By Christmas 1977, I was a jaded eight year-old chaperone for my nattily suspendered-and-plaid-pantsed brother (clearly still a believer).

Over a decade later, I became even more jaded when my mom took my youngest sister and I for Santa pictures at Northgate Mall in Seattle. I was a college freshman, and she was a year and a half. We camped out in line, sandwiched for what seemed forever between other people's toddlers melting down. At last it was our turn. I sat on Santa’s lap, and Meredith sat on mine. Right before the photographer snapped our picture, nasty old Santa copped a feel. Yeah. I waited for the flash, then shot him a dirty look as I whisked Meredith away as quickly as possible. All I could think was, at least better me than her.

Last year when Jimmy was three, Jim and I had The Santa Talk—you know, the one where we discussed whether we should inflict belief in Santa (and the inevitable emotional trauma at its termination) on our children. It had been long enough since the perverted Santa imposter incident that I didn’t dismiss the idea out of hand. Eventually we decided in favor of a guilt-free Santa Claus, a benevolent Kris Kringle with no naughty-or-nice strings attached.

In the end, I’m glad Jim and I could agree Santa had a certain magic integral to our own childhoods—a miraculous magic of hope, humor, giving, and possibilities—and that we want our kids to have it, too.

Thursday, December 13, 2007

Going AWOL

Family visits, a sick kid, and a possible trip out of town (but only if the sick kid gets better) all mean that this week I have not been and will probably not be posting. So much.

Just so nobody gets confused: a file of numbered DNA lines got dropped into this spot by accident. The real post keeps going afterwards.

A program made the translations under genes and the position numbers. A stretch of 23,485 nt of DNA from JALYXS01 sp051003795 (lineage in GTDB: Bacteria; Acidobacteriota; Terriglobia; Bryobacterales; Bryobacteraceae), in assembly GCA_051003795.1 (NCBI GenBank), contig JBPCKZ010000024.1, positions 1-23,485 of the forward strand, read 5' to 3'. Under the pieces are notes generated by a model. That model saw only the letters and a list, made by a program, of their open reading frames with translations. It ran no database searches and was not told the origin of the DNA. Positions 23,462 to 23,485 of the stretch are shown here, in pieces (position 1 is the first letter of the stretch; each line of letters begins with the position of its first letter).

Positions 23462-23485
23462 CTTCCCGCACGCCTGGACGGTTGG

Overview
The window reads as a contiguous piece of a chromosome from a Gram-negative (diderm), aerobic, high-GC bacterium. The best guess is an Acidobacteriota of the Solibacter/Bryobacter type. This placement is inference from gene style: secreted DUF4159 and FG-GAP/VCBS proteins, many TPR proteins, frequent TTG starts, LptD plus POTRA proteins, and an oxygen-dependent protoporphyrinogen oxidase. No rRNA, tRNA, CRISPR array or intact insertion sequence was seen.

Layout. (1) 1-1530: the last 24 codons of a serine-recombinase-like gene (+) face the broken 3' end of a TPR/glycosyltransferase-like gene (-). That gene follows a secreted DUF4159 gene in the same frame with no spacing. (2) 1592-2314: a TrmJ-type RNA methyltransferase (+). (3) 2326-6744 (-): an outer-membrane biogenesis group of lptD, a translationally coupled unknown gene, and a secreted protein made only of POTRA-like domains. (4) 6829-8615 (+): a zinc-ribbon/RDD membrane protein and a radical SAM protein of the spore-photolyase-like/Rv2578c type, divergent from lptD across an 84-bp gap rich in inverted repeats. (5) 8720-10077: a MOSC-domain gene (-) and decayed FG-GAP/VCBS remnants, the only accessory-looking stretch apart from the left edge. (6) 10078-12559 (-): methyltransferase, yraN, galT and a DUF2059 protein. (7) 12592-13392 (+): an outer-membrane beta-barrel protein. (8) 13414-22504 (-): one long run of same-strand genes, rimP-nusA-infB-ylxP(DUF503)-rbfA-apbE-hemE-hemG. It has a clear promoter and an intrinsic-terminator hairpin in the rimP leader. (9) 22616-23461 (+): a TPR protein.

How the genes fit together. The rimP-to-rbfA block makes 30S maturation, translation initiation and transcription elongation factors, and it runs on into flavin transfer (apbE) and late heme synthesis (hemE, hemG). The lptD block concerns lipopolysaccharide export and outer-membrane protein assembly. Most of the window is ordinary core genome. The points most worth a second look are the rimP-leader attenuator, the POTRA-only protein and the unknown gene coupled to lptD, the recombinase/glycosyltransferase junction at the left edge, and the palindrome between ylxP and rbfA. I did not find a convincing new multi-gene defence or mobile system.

Monday, December 10, 2007

Sock monkey lovin’

It wouldn’t be Christmas for me without sock monkeys. My Aunty Joan gave me one on my sixth Christmas, an old-school long and skinny sock monkey (’cause this was about 1975) that I named Parachute Panatti. I would swing him around by the tail like some primate slingshot and then let go so he sailed triumphantly through the air. What can I say? I was six.

Oh, how I loved him. When I was eighteen and the time came to move out and pack or purge my treasures, Panatti was one of the few who made the cut. Currently he’s holed up in my shrine to childhood memorabilia, a Rubbermaid Roughneck storage tote down in my sewing room.

Mom remembers about me and Panatti, so when she found a sock monkey tree ornament a couple of years ago, she sent it my way. And then last year for Christmas she gave me pink flannel sock monkey pajamas. I had just gotten pregnant, so I couldn’t wear them more than a few times before my pregnant belly was too big, and they were some of the first pre-pregnancy clothes I couldn't wait to squeeze into when I lost all my baby weight.

Lately I’ve been thinking it’s time to expand my sock monkey wardrobe, perhaps add some matching slippers to go with my jammies. So when I saw the picture below on No Cool Story’s blog this morning, I knew it's time to start saving my pennies. Do you think that big red bow will make me look too busty?

Sunday, December 09, 2007

Santa claws

In Acts 20:35, the apostle Paul quotes Jesus as saying, “It is more blessed to give than to receive.” Certainly, this holds true in some situations less than others (diamond earrings? chocolate cheesecake? a full-body massage?) but it’s a value that my parents worked hard to instill in me, and now I’m trying to pass it on to my own progeny.

I wanted to do a family service project for one of our advent calendar activities, but something enjoyable as well as meaningful, so Jimmy could start to grasp early on that being kind can be fun and rewarding. My mom had a great suggestion: do service at an animal shelter, since Jimmy has such a great love of all things furry. When I called our local shelter, they suggested we could donate food or even come in and feed treats to the cats.

Yesterday we did a quick shopping trip to and then headed to the shelter.

Good call, Mom.

Saturday, December 08, 2007

Lucky number 8